The Memorial Chapel & Organ
After the horrors of the First World War the University looked for a lasting memorial to its dead. Principal and Vice-Chancellor Donald MacAlister explains in the preface to the Roll of Honour how the University decided to build the Memorial Chapel for the fallen.
"After due deliberation it was agreed, with the consent of all, that their memory, and our gratitude for their devotion, should be associated with the place of our corporate worship, to the end that their example might be enduringly impressed upon Glasgow students in time to come."
The Chapel is located in the centre of the west wing of the main University building. The design was the work of Sir John Burnet and recalls the early Gothic period to blend in with Sir George Gilbert Scott's main building. The figures carved in wood were the work of Archibald Dawson, and the windows were designed and made by Douglas Strachan. Various donations and gifts were made to the Chapel, helping to make it a place of beauty for worship and a worthy memorial the University's dead.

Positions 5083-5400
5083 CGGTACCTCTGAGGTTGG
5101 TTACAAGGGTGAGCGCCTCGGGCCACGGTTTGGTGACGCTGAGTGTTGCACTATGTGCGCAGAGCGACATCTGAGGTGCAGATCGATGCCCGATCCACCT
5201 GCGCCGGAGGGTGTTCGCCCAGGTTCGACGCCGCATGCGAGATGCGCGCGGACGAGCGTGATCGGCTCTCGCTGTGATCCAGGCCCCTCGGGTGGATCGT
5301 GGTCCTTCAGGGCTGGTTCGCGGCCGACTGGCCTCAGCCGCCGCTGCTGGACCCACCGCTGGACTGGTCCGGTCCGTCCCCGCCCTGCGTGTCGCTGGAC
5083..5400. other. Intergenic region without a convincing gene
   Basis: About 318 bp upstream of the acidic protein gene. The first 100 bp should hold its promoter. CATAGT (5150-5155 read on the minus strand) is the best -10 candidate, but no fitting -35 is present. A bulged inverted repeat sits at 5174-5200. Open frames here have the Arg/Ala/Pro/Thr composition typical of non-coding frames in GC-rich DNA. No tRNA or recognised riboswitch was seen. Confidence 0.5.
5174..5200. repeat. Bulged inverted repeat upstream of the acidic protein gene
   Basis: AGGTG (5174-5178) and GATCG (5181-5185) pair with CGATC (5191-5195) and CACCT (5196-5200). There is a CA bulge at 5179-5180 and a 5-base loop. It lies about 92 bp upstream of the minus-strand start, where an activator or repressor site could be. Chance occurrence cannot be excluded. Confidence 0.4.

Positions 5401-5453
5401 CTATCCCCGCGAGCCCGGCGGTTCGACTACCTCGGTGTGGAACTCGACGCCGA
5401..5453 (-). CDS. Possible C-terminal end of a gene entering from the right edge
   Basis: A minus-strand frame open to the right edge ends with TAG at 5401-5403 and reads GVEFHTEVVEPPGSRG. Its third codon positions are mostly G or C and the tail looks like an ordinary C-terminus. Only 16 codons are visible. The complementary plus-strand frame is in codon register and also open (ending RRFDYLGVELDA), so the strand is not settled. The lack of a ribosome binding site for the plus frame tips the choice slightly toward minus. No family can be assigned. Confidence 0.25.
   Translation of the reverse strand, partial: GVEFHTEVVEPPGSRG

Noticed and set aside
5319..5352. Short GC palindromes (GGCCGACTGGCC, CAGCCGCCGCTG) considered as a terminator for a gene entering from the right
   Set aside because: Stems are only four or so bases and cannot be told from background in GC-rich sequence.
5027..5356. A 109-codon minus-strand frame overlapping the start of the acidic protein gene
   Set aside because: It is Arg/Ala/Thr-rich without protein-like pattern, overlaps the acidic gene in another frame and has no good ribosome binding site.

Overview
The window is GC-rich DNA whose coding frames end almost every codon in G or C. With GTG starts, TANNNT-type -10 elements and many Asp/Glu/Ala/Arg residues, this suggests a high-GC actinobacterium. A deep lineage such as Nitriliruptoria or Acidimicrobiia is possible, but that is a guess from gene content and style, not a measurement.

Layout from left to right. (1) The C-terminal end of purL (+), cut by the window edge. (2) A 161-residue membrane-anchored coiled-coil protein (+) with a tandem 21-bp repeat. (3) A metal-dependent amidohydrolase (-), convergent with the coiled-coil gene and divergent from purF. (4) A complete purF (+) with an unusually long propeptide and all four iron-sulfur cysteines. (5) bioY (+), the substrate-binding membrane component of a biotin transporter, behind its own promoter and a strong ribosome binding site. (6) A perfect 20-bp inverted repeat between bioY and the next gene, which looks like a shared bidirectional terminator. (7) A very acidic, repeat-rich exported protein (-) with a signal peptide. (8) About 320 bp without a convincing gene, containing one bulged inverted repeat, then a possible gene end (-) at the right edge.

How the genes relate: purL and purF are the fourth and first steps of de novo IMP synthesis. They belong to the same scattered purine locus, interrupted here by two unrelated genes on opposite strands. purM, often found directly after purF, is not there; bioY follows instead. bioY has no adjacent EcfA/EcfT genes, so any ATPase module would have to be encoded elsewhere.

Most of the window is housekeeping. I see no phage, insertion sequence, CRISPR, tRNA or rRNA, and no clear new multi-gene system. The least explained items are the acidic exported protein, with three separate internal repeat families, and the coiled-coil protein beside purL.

The University Chapel was dedicated for divine worship on 4th October 1929. The Right Reverend John White led the ceremony to remember the service done for the nation by University staff, graduates and students. The names of the 755 University men and women who fell in the Great War are recorded on the tablets at the east end of the Chapel. The last post was sounded from the Stone of Remembrance as the Vice-Chancellor, Donald MacAlister, unveiled the memorial tablets, saying:
"To the unfading memory of the brave men and women who in the Great War gave their lives for us and the freedom of the world, we dedicate this Memorial, and we pray that their names recorded here may ever be an incentive to faithful and unselfish service for all who look upon them."
Tablets were added on the walls immediately to the East of the stalls, recording the names of the 432 members of the University who were then known to have given their lives in the Second World War.
The Chapel Organ was built by Henry Willis III in 1927 and was most recently recently refurbished by Harrison & Harrison of Durham in 2005.
Click here to download the Organ Specification (PDF)